It’s worth noting that the latest edition of the standard for offshore hazardous area installations – IEC 61892.7 Ed 3.0, has clarified this issue completely by simply requiring barrier glands on all Ex d cable entries. This might be a conservative approach, but it is definitely clear, and should provide maximum safety as long as glands are correctly installed, so we think it will be an option under consideration. It will be very interesting to see which way the Australian committee goes on this thorny issue – watch this space!

3. New requirements for certified cable glands and terminal boxes in intrinsically safe circuits.
Terminals are considered simple devices in intrinsically safe circuits. And we’ve historically regarded terminal boxes as being the same – they provide basic ingress protection, but the safety of an energy limited circuit doesn’t rely on IP rating or mechanical strength, so there’s no need for them to be certified (same for cable glands in IS installations). Edition 5.0 is tightening up on things a little here and requires terminal boxes containing multiple IS circuits to meet the basic requirements of IEC 60079.0 (impact resistance, UV resistance, thermal endurance etc). Since it would be difficult to prove this otherwise, it appears that such enclosures must now be certified. Cable glands must also now be certified (more detail on this one in the next point). Our guess is that the measures are intended to prevent accidental cross connection of IS circuits as a result of damage to the terminal box (water ingress etc). We can’t help but think this might be getting a little carried away, but there could be a genuine reason that somebody much smarter than us has identified – concerns about static charge build-up on the surface of the JB for example, which may be valid. There are also some extra requirements for labelling of boxes containing IS and non-IS circuits that we think are sensible. Overall the impact of these changes is not likely to be large – use of certified glands and JBs in IS circuits is already very common, and there is an argument that safety is improved, so we think this one will probably get up in the AS/NZS version.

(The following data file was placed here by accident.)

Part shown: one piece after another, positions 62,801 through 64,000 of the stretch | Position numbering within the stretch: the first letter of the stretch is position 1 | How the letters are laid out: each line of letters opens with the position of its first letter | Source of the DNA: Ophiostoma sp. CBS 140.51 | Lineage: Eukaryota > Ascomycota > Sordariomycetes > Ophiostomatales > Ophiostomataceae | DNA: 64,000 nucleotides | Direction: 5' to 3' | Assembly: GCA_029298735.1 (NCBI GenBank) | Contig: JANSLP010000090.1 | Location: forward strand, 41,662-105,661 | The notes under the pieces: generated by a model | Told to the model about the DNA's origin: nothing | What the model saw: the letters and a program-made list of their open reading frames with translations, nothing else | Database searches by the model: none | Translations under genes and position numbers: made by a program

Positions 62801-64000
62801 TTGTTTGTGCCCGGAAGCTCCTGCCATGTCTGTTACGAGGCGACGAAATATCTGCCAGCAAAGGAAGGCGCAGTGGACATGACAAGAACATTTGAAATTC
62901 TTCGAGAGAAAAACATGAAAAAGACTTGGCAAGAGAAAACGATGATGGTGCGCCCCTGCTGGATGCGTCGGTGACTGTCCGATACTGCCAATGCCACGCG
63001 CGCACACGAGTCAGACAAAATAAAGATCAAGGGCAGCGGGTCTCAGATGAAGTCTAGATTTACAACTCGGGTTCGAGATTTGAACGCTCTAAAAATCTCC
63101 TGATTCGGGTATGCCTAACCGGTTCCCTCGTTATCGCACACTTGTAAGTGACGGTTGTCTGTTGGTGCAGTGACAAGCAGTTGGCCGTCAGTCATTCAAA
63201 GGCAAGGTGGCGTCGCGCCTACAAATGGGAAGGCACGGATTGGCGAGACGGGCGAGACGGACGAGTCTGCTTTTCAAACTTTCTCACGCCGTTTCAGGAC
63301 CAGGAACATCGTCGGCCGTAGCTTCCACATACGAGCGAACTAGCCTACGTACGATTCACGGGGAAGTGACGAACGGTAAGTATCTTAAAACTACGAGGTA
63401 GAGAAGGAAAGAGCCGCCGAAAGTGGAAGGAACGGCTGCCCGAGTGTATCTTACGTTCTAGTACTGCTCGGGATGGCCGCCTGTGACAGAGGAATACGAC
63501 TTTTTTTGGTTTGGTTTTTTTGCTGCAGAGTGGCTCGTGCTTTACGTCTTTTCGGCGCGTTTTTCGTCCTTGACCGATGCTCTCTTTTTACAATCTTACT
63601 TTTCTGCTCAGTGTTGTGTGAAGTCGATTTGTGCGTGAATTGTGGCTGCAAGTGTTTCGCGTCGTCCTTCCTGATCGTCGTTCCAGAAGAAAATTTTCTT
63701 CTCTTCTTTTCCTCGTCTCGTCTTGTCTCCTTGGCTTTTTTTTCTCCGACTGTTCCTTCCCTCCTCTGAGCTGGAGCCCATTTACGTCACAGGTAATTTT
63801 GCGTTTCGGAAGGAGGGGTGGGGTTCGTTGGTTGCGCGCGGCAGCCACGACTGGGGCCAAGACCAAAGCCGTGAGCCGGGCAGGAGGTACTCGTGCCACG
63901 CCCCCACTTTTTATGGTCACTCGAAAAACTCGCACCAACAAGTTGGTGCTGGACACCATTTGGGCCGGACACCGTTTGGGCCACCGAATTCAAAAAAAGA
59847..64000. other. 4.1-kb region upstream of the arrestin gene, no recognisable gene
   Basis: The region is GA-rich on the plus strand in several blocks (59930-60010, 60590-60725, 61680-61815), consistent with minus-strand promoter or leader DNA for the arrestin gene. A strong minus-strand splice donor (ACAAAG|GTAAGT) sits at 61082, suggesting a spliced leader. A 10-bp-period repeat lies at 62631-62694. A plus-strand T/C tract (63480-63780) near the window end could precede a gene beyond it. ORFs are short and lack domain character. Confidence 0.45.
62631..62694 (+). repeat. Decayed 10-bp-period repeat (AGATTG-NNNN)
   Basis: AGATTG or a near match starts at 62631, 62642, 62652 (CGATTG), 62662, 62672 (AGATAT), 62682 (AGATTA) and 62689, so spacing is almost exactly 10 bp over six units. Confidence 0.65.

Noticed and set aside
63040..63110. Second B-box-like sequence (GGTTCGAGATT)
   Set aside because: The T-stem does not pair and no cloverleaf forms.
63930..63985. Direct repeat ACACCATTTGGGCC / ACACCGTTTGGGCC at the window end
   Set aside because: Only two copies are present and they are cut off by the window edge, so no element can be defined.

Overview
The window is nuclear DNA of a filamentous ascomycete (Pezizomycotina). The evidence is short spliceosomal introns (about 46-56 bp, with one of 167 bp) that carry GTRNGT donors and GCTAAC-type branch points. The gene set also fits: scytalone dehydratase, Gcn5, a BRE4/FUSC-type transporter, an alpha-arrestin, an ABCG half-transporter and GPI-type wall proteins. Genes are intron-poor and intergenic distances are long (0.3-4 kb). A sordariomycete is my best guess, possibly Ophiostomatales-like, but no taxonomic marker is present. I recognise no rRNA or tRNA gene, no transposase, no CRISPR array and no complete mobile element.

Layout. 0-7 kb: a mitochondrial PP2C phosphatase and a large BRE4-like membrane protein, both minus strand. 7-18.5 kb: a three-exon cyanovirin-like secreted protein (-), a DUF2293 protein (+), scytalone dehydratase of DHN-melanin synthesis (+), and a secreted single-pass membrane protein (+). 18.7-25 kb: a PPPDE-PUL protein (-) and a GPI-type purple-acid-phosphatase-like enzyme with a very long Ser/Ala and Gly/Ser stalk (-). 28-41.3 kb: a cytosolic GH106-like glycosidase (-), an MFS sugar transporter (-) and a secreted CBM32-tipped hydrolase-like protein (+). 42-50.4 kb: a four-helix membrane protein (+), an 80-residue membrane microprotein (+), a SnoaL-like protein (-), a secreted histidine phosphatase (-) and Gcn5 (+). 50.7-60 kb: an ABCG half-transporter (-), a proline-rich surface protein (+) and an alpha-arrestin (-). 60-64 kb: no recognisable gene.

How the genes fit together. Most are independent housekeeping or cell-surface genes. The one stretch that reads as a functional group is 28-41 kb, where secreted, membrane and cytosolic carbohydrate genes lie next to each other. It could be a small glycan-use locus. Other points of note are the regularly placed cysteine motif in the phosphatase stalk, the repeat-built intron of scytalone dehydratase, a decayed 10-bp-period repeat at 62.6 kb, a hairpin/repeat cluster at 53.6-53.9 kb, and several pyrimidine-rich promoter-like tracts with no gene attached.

4. The requirements for cable glands are more detailed and prescriptive.
Table 10 in Ed 5.0 sets out the requirements for selection of protection type of cable glands, adapters and plugs according to the enclosure type of protection. It bears more than a passing resemblance to Table 8 in AS/NZS 60079.14:2009, so it seems that Australia may have made a contribution to the development of Ed 5.0 of the IEC text. IEC 60079.14 Ed 4.0 had some vague words about cable glands being “suitable for the application” and “preserving the integrity of the enclosure,” but not much in the way of concrete guidance as to what that actually meant. The AS/NZS version addressed this by adding in a sensible, easy-to-use table that has now been incorporated into the IEC text, but unfortunately there are some changes that we’re not crazy about.

The new IEC edition requires certified glands (Ex d, Ex e or Ex n) for Ex i circuits in gas/vapour locations, and Ex t glands for Ex i circuits in combustible dust areas. Apart from the issue of whether certified glands are necessary at all for safe Ex i installations (we think not, and the current AS/NZS standard agrees), stipulating Ex t for dust areas seems inconsistent and overly restrictive when the standard allows Ex i equipment certified for gas/vapour locations to be used in dust areas. The distinction between gas/vapour and dust cable glands is repeated for Ex p and Ex t, which is also unnecessary in our view, since the equipment requirements for Ex e, Ex n and Ex t cable glands are basically identical. The practical impact on installations is minimal – most glands have multiple certifications – Ex d, Ex e and Ex t usually, so they can be used anywhere, even with the new Table 10, but we object to overcomplicating things, especially when the complexity seems to introduce some inconsistency. We think the current AS/NZS version is a whole lot simpler with no compromise on safety, so we’re hoping the committee holds the line on this one.

There are of course many other changes in the new IEC edition, lots of them welcome: clarification of the text about the use of safety factors in Ex i circuit verification, a clause dealing with RFID tags (increasingly common in maintenance systems), an explicit statement that gas detection may be an appropriate control measure if equipment cannot be protected any other way, and many other incremental improvements. There are no doubt other changes that some find overly conservative, or not conservative enough – arriving at a consensus in an international standard inevitably means that not everyone gets it exactly their way – and our views are no exception! It will be interesting to see what the Australian standards committee thinks – will they vote to adopt the new IEC edition, and what changes will they make if so? We’ll keep you posted as news comes to hand.
Young Electrician